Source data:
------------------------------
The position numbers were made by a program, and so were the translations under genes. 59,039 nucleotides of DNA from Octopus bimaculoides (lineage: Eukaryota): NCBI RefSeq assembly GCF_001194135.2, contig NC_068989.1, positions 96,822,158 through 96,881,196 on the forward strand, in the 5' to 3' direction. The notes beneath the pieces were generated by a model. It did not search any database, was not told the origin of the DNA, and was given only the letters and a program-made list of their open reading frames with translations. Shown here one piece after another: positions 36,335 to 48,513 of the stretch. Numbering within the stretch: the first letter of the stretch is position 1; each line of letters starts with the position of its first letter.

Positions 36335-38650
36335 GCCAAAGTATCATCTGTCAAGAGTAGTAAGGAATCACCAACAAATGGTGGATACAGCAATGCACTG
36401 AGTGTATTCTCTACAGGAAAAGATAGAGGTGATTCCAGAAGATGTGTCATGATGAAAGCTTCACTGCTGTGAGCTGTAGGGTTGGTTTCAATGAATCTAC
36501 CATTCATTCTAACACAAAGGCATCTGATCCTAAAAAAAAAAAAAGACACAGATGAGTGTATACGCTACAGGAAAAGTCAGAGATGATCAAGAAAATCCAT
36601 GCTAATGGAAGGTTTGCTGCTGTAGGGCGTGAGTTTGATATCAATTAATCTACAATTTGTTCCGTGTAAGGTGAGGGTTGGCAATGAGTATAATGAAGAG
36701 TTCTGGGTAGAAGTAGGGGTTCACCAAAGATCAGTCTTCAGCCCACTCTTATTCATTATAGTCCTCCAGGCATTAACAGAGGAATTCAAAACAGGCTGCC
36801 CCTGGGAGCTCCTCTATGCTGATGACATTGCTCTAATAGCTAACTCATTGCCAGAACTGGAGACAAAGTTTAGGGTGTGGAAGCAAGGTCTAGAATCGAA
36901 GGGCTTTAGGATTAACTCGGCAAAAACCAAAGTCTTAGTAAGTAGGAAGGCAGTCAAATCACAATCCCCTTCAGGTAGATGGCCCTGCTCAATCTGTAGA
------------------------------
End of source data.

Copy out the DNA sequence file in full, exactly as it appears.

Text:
The position numbers were made by a program, and so were the translations under genes. 59,039 nucleotides of DNA from Octopus bimaculoides (lineage: Eukaryota): NCBI RefSeq assembly GCF_001194135.2, contig NC_068989.1, positions 96,822,158 through 96,881,196 on the forward strand, in the 5' to 3' direction. The notes beneath the pieces were generated by a model. It did not search any database, was not told the origin of the DNA, and was given only the letters and a program-made list of their open reading frames with translations. Shown here one piece after another: positions 36,335 to 48,513 of the stretch. Numbering within the stretch: the first letter of the stretch is position 1; each line of letters starts with the position of its first letter.

Positions 36335-38650
36335 GCCAAAGTATCATCTGTCAAGAGTAGTAAGGAATCACCAACAAATGGTGGATACAGCAATGCACTG
36401 AGTGTATTCTCTACAGGAAAAGATAGAGGTGATTCCAGAAGATGTGTCATGATGAAAGCTTCACTGCTGTGAGCTGTAGGGTTGGTTTCAATGAATCTAC
36501 CATTCATTCTAACACAAAGGCATCTGATCCTAAAAAAAAAAAAAGACACAGATGAGTGTATACGCTACAGGAAAAGTCAGAGATGATCAAGAAAATCCAT
36601 GCTAATGGAAGGTTTGCTGCTGTAGGGCGTGAGTTTGATATCAATTAATCTACAATTTGTTCCGTGTAAGGTGAGGGTTGGCAATGAGTATAATGAAGAG
36701 TTCTGGGTAGAAGTAGGGGTTCACCAAAGATCAGTCTTCAGCCCACTCTTATTCATTATAGTCCTCCAGGCATTAACAGAGGAATTCAAAACAGGCTGCC
36801 CCTGGGAGCTCCTCTATGCTGATGACATTGCTCTAATAGCTAACTCATTGCCAGAACTGGAGACAAAGTTTAGGGTGTGGAAGCAAGGTCTAGAATCGAA
36901 GGGCTTTAGGATTAACTCGGCAAAAACCAAAGTCTTAGTAAGTAGGAAGGCAGTCAAATCACAATCCCCTTCAGGTAGATGGCCCTGCTCAATCTGTAGA